Following regulatory directives, which transferred the management of Workmen Compensation and Employers Liability Insurance to the Nigerian Social Insurance Trust Fund (NSITF) under the Employers Compensation Act 2010, premium accruable to insurers has gradually declined by 88.5 per cent from N1.70 billion to N196 million in the last nine years.
According to details in the current edition of Nigeria Insurance Digest, a Nigerian Insurers Association (NIA) compendium of insurance business transaction in 2017, the industry recorded N1.70 billion in 2009 and followed with N903.24 million in 2010.
The gradual decline continued in the following years as N630.82 million was recorded in 2011, followed by N502.60 million in 2012. In the same vein, the total premium premium paid to the underwriters in 2013 and 2014 was N365.97 million and N270.74 million respectively.
The same process continued in 2015, 2016 and 2017 where the premium dropped to N205.44 million, rose to N233.27 million and further dropped N196.19 million respectively.
Workmen Compensation Act Employers Liability is one of the six Compulsory insurances in the country.
Others are Group Life Insurance in line with the PenCom Act 2014, Buildings under construction-section 64 of the Insurance Act 2003; Occupiers Liability insurance under section 65 of the Insurance Act 2003; Motor Third Party Insurance under section 68 of the Insurance Act 2003 and Health Care Professional Indemnity insurance under section 45 of the NHIS Act 1999.
Until recently, employers were in the habit of abandoning their workers, who in the course of duty, encountered any form of accident.
However, the situation started changing after the Minister of Power, Works and Housing, Mr. Babatunde Fashola, vowed to lead the campaign for compliance with the 2010 Federal Workmens’ Compensation Act by government contractors to ensure protection of their workers.
The minister said he would use his position to insist that all the state Controllers of Works took steps to demand and ensure that all government contractors provide proof of compliance with the law.
While pledging to do his best to ensure compliance and protection of Nigerian workers, he wondered how many of the various government contractors or private companies had such policies.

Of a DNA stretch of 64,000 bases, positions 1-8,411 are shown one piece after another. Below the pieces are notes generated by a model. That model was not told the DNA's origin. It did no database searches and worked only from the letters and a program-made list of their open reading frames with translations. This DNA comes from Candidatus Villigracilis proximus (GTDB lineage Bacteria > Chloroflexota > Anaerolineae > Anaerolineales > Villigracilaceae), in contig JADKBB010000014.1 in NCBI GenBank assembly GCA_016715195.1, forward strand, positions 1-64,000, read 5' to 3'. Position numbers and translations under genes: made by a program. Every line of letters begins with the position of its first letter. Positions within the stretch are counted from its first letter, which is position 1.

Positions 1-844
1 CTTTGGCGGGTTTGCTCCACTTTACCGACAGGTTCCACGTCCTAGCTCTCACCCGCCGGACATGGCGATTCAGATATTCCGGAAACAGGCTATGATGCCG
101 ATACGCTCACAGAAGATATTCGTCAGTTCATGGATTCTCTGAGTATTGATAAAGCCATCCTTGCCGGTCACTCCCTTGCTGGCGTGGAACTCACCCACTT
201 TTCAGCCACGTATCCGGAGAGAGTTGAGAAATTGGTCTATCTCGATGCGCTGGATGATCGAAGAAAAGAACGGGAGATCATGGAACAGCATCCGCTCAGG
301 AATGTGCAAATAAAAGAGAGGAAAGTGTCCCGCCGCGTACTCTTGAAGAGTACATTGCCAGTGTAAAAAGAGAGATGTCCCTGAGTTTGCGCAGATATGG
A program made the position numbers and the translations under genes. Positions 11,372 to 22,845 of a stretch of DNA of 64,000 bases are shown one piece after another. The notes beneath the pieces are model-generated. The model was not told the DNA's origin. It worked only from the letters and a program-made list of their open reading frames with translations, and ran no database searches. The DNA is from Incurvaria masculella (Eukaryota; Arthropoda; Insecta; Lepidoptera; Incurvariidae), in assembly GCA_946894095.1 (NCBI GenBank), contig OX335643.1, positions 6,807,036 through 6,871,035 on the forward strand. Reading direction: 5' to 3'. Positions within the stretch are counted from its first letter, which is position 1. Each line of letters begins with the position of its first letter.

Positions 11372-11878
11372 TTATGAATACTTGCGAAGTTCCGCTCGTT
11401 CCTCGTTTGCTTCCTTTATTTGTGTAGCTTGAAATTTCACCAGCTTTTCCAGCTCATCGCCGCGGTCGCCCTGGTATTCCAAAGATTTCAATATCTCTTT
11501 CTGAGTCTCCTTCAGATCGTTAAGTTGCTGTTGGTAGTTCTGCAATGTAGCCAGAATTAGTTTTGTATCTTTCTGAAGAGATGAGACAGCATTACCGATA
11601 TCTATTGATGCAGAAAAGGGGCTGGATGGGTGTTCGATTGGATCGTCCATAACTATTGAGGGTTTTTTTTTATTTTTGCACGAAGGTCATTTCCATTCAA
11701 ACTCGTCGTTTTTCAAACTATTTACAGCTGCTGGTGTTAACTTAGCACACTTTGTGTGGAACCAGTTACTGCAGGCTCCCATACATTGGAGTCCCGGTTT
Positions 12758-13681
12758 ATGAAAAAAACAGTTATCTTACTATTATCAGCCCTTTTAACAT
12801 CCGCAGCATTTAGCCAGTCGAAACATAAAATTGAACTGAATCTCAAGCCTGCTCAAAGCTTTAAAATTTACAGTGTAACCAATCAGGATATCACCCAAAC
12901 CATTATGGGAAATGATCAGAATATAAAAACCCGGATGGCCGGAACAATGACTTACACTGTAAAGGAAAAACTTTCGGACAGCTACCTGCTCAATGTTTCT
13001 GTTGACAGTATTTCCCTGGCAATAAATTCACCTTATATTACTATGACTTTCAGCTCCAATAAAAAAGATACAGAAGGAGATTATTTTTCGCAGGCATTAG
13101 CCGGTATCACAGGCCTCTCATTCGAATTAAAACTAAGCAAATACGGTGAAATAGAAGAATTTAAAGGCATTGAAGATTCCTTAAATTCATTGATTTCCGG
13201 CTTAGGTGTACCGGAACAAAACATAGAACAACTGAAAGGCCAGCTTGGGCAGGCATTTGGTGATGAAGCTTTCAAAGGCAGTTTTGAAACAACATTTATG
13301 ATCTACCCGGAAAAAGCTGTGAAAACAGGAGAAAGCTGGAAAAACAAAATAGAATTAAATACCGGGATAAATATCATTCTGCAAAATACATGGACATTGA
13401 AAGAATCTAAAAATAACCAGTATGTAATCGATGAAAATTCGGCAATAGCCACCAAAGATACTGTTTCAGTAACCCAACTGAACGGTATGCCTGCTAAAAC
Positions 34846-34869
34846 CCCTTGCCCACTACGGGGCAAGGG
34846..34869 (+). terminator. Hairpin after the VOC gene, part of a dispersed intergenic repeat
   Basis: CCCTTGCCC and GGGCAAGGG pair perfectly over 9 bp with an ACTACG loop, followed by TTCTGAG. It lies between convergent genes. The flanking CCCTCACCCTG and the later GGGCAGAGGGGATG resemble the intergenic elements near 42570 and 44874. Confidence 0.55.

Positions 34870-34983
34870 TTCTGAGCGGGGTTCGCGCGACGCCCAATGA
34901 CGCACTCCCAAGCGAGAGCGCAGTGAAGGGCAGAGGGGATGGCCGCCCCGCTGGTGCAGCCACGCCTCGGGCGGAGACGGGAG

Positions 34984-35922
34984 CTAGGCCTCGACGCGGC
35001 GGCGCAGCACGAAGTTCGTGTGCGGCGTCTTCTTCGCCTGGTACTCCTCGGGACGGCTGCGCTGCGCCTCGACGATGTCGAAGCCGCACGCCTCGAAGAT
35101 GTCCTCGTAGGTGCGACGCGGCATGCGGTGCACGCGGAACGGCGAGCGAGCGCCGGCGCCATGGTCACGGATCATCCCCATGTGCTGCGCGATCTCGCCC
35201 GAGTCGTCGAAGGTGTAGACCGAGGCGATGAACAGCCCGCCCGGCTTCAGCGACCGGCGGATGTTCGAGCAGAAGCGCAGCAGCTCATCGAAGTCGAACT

“It seems to me that insurance practitioners have a role to play here, by designing policies that are appropriately priced and by promptly responding to claims in order to boost confidence in the business of insurance,” he noted.
Recall that the Federal Government had signed the Employees’ Compensation Act into law to transfer the management of workers under the compensation to Nigerian Social Insurance trust Fund (NSITF).
It was concluded that the implementation of the Act and the management of the compensation fund established under section 56 of the Act were to be overseen by the board of NSITF.
While the battle between NAICOM and NSITF lasted, the NSITF, which is entrusted with the delivery of social security to Nigerian workers under the amended Pension Reform Act, 2014 reaffirmed its commitment to the full implementation of the Act while NAICOM on the other hand, stated that it carried out a review of the entire insurance laws including the existing Workmen’s Compensation Act, and had repackaged same as a consolidating legislation in line with international best practices.
The National Insurance Commission (NAICOM) had noted that the commission was strongly of the view that a consolidated approach to insurance legislation would be better than the piece meal approach advocated by the Employee Compensation Bill, while the management of NSITF said that the Workmen’s Compensation Act was obsolete, having been enacted in 1948 and being implemented by insurance companies.
The compensation act was established in order to provide an open and fair system of guaranteed and adequate compensation for employees or their dependants for any death, injury, disease or disability arising out of or in the course of employment.
It is applicable to all employers and employees in the public and private sectors, and an employee is entitled to compensation for mental stress arising from an acute reaction to a sudden and unexpected traumatic event arising out of or in the course of the employee’s employment.